Educator La Toya Bain, of Arima, is helped by The Wizz Computers store manager Hashim Mohammed as she purchases a Iaptop to be used by her children for the new school term at the store's Edward Street, Port-of-Spain branch yesterday.

Bavita Gopaulchan

Computers and internet access will soon be provided to “needy” students.

During his 2021 Budget presentation yesterday in the Parliament, Finance Minister Colm Imbert announced that $50 million has been allocated in this year’s budget to acquire computers students.

Despite reducing taxes (Value Added Tax and Online Purchase Tax) on computers, tablets and laptops last month and the ‘Adopt-a-School’ initiative, the Minister said there are students who are still unable to facilitate online classes. In an effort to address this, Minister Imbert said computers will be purchased and distributed to these students through a joint ministry effort.

“The Ministry of Education to identify the students, the Ministry of Public Administration and Digital Transformation to make sure we get value for money and proper specifications of equipment and the Ministry of Social Development and Family Services to ensure those who really need these computers get them”, according to the Minister.

In the first quarter of next year, students will also be able to access internet services through ‘MIFI’ technology. Imbert explained that this is a mobile device which uses the 3G/4G mobile network to create a mini wireless hotspot and this can be shared among mobile devices within range.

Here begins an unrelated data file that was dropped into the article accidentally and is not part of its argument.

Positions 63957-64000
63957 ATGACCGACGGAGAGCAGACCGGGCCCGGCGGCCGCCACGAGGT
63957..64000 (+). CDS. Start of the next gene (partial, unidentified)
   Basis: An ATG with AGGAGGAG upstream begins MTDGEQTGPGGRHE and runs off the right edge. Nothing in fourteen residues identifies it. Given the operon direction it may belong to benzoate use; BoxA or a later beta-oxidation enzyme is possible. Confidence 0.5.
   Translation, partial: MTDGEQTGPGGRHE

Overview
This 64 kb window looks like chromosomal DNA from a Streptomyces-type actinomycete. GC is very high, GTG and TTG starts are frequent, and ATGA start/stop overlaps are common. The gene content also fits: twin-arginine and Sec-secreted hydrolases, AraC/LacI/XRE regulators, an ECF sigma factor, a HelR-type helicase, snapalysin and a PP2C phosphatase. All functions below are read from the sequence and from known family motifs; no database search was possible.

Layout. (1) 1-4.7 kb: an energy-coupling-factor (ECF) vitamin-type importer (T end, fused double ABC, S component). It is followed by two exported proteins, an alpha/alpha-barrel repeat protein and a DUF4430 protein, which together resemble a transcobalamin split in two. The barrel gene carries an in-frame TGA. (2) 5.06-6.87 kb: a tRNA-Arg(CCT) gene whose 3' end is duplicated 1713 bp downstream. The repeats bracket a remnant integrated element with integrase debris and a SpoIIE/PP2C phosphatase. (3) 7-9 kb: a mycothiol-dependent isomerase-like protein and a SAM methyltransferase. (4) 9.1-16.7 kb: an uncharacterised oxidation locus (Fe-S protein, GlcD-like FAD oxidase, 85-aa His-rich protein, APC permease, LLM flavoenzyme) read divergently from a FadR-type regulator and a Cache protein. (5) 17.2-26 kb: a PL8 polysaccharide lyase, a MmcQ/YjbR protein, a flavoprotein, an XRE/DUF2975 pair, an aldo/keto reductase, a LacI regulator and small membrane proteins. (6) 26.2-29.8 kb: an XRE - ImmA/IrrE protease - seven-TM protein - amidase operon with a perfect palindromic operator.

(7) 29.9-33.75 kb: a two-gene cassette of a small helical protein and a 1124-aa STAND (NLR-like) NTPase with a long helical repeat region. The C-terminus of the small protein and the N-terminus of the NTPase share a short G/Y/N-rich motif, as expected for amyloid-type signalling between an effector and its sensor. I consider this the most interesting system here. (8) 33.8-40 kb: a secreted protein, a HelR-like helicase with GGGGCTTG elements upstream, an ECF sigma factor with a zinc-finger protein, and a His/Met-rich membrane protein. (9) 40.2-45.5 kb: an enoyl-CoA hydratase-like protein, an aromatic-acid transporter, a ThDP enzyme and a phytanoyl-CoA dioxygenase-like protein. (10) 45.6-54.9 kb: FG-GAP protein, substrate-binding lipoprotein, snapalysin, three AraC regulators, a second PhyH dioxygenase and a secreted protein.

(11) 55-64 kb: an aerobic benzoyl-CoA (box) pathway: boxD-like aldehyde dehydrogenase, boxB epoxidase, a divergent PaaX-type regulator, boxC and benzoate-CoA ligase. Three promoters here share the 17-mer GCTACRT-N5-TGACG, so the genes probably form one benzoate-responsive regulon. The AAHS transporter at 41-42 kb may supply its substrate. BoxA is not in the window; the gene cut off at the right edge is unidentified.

“We are providing these devices to 45,000 students based on need”, Minister Imbert noted.

Furthermore, the Minister revealed, existing hotspots and internet cafes will be expanded in all areas of the country and will come into effect in fiscal 2021.

Overall the Education Ministry received $7.97 billion.

With online schooling in full swing, Minister Imbert assured the curriculum is being restructured for effective ICT integration as well as teachers training to ensure they become versed in the new environment. Additionally, he said in keeping with the importance of information technology the government has embarked on a “systematic upgrade and enhancement of all ICT systems in the education sector”.

In response to the measures, President of the Trinidad and Tobago Unified Teachers Association, Antonia Tekah-De Freitas told Guardian Media, “The upgrade of ICT systems in the education sector must be seen as a mechanism for developing resilience in the education system – which TTUTA has called for.”

However, Tekah-De Freitas added, “the concomitant development of robust and responsive systems and procedures to support and sustain the implementation of this policy initiative is crucial for building digital capacity in the education system”.